Particle mass transport in impact electrochemistry

Serge G. Lemay*, Christophe Renault, Jeffrey E. Dick

*Corresponding author for this work

Research output: Contribution to journalReview articleAcademicpeer-review

9 Citations (Scopus)
4 Downloads (Pure)


Impact electrochemistry is a set of methods in which individual micro- or nanoscale particles are detected and analyzed at a miniaturized electrode. Quantitative interpretation of the results, in particular the determination of ultralow concentrations, relies heavily on modeling the mass transport of the particles being analyzed. This is particularly subtle since, due to favorable scaling with increasing particle size, migration and convection play a disproportionate role in the transport of such particles compared to that of small molecules. Here we summarize the main governing principles in electrochemically-driven particle transport. We particularly emphasize the difference between particle electrophoresis and small-ion migration, which has led to inaccuracies in the recent literature.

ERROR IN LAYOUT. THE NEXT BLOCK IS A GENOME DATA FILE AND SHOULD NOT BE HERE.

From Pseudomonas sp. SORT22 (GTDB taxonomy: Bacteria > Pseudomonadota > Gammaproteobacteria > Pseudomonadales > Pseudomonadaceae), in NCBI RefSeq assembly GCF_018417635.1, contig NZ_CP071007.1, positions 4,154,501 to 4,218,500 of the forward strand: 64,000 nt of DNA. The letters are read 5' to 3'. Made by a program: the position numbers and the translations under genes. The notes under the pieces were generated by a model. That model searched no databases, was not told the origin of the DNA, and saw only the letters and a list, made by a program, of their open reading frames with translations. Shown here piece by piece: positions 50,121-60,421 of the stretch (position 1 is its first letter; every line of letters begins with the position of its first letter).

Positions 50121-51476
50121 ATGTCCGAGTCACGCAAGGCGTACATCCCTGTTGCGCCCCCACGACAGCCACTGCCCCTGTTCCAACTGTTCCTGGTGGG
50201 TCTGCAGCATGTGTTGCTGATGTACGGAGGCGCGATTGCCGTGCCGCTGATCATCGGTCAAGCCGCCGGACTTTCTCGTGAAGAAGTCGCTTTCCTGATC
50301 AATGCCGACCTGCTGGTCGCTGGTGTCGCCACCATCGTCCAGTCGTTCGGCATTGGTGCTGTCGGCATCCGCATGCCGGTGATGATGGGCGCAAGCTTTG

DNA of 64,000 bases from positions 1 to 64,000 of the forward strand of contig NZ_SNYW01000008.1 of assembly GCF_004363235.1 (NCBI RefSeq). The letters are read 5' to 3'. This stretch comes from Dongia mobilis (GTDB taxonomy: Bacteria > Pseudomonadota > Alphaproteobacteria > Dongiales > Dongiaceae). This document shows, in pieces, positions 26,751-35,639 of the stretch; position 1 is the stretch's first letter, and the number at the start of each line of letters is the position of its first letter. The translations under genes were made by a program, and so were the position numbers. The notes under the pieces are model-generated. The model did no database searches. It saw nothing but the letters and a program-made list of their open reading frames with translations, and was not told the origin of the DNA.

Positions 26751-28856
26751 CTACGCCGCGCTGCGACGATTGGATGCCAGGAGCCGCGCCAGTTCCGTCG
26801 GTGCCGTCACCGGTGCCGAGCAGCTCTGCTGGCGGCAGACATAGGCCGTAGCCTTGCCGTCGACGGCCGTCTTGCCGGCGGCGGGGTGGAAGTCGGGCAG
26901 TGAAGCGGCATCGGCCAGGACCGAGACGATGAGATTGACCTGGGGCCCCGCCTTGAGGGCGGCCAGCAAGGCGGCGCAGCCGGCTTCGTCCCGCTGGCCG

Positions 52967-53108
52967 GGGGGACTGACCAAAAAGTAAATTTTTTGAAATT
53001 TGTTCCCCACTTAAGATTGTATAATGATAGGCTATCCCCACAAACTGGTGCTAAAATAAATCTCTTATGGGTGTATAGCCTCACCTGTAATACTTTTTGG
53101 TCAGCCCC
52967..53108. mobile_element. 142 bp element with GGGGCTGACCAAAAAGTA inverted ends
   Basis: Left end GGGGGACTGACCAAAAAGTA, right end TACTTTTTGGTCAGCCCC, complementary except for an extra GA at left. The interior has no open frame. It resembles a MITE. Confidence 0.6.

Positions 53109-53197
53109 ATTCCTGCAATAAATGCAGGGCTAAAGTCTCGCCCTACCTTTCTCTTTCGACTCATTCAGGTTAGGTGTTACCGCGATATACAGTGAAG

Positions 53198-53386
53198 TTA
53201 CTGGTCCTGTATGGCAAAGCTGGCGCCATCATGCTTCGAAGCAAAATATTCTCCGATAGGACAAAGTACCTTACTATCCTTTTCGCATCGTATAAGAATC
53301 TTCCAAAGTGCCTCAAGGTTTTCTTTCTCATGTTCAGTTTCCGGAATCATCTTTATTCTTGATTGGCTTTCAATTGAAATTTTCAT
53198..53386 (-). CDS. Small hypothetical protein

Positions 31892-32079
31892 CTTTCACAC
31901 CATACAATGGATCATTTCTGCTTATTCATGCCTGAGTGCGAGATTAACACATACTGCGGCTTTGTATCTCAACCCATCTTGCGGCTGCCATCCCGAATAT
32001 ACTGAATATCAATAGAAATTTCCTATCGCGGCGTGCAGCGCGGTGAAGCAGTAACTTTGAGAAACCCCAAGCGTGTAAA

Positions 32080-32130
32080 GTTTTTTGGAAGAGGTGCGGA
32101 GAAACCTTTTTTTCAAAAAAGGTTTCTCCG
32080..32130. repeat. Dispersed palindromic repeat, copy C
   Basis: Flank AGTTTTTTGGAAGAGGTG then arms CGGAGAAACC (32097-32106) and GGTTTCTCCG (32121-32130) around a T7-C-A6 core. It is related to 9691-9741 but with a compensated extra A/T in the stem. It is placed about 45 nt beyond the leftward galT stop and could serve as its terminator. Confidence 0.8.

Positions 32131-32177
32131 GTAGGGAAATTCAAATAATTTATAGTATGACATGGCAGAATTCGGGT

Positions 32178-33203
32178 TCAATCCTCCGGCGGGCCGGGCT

Original languageEnglish
Article number101265
JournalCurrent Opinion in Electrochemistry
Publication statusPublished - Jun 2023


  • Electroosmosis
  • Mass transport
  • Migration
  • Particle impact electrochemistry
  • Single entity electrochemistry
  • Tether forces
  • UT-Hybrid-D


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